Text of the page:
Two Washington & Jefferson College Grads Earn Places with Teach for America

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Hope Butterfield ’17 and Alexandra Hudon ’17 have earned appointments with Teach for America.

Alexandra Hudon and Hope Butterfield

Alexandra Hudon and Hope Butterfield

I believe that every child deserves an opportunity to receive the best education that could be offered regardless of their background. - Hope Butterfield

Two recent Washington & Jefferson College (W&J) graduates have earned positions with Teach for America.

Hope Butterfield ’17 (Springboro, Pa.) and Alexandra Hudon ’17 (Vancouver, Canada) will take on appointments teaching special education in Memphis, Tenn. and science in Treasure Valley, Idaho, respectively. Both women said their experiences with their own education, including the teachers they met and opportunities they had along the way, influenced them to pursue Teach for America positions.

Butterfield said her own secondary school experience helps her understand the lack of opportunities and other struggles faced by kids in disadvantaged school districts. As a first-generation college student, she credits the mentorship and guidance she received from her high school English and history teachers for inspiring her through high school and beyond, and she looks forward to giving that same level of support to her students this fall.

“I believe that every child deserves an opportunity to receive the best education that could be offered regardless of their background. I am honored that I have the opportunity to impact not only children's lives, but I get to help combat the inequality in education this country has been facing,” she said.

When Hudon was graduating from high school, she knew she wanted to attend a liberal arts college that would allow her to take classes across many academic departments, instead of focusing on just one area. W&J College was far from home, but had exactly what she was looking for.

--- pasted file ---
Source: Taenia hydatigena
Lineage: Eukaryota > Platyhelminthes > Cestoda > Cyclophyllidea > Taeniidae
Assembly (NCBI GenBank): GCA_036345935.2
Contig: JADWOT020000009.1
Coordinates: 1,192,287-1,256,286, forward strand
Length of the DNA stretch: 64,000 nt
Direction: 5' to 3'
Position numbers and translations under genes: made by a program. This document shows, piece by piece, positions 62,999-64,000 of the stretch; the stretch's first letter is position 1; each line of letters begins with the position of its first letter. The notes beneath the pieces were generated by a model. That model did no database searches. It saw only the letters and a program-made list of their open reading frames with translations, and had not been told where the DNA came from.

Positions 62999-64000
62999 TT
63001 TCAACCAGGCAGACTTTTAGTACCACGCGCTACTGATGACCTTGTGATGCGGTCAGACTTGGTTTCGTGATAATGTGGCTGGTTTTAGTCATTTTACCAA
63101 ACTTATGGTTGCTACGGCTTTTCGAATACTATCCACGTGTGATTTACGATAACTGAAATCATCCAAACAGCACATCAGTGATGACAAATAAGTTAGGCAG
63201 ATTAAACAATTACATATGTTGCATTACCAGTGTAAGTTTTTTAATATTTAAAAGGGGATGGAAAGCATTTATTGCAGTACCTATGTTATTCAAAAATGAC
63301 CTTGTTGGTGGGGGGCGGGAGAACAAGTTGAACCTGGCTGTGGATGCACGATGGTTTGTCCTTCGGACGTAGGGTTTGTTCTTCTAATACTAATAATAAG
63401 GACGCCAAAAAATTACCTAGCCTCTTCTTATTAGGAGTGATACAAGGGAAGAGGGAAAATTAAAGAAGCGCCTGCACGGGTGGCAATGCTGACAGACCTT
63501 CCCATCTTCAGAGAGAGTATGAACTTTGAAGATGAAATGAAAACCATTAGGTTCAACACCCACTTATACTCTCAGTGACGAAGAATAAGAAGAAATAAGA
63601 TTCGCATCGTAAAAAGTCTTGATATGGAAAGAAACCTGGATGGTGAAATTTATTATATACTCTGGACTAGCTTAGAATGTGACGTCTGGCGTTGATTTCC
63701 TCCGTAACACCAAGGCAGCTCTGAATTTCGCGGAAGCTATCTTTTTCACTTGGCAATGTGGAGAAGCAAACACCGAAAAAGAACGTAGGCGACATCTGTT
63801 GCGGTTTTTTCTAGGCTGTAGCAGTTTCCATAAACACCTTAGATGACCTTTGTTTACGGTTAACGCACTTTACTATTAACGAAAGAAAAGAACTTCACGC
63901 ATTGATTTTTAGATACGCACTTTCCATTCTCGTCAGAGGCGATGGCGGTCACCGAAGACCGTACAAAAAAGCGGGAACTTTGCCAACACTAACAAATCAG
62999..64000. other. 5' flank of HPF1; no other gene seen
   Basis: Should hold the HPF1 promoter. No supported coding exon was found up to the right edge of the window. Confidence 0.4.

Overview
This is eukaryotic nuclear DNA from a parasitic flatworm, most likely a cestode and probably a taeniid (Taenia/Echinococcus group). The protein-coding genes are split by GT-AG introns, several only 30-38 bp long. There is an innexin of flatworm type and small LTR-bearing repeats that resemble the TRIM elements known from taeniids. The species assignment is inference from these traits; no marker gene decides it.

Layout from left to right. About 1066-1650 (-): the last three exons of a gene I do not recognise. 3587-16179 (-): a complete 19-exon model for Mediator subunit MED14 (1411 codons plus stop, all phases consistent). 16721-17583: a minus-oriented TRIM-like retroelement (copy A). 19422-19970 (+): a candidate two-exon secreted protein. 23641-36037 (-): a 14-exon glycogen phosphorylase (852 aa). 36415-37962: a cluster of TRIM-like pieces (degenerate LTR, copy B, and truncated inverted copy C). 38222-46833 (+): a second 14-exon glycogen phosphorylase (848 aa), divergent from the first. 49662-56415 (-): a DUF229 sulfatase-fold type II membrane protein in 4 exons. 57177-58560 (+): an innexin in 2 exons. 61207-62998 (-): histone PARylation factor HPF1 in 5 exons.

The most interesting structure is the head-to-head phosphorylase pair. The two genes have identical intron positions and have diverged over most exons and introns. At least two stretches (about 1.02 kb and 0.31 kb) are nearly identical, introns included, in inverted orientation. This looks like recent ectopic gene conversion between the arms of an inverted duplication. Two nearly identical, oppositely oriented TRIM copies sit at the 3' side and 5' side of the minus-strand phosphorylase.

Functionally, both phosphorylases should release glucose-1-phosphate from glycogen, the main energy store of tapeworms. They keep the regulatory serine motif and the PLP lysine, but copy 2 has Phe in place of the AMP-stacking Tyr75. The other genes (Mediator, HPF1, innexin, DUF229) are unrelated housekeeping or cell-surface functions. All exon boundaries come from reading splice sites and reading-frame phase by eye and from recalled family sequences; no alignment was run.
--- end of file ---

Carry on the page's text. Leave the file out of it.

“I’m an English major with minors in biology and philosophy,” Hudon said. “The fact that I was able to take so many interdisciplinary courses in a range of subjects here, and spend a lot of time in different departments, is really what I wanted.”

Teach for America focused on low-income schools across the nation, and the program Butterfield and Hudon are part of is highly selective and competitive, with an average acceptance rate of about 10 percent over the last four years.

Hudon said she is looking forward to planning lessons for her classes, and engaging her students interested in science experiments – something she remembers enjoying when she was a young student, herself.

Butterfield initially was drawn to Memphis for its live music scene and boundless outdoor activities. She became more certain of her decision after researching the education initiatives of each placement location and learning that the motto for Memphis schools is “Every child. Every day. College bound.”

The motto, which resonates with Butterfield’s own story, is the perfect fit for what she wants to do in the program—be a teacher, mentor, and guide for her students at every turn.

“I am really looking forward to being able to impact a student’s life,” she said. “As a first-generation college student, I am so proud that I have the opportunity to be a part of such an incredible program.”

About Washington & Jefferson College

Washington & Jefferson College, located in Washington, Pa., is a selective liberal arts college founded in 1781. Committed to providing each of its students with the highest-quality undergraduate education available, W&J offers a traditional arts and sciences curriculum emphasizing interdisciplinary study and independent study work. For more information about W&J, visit http://www.washjeff.edu, or call 888-W-AND-JAY.

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Erin Jones
@wjcollege
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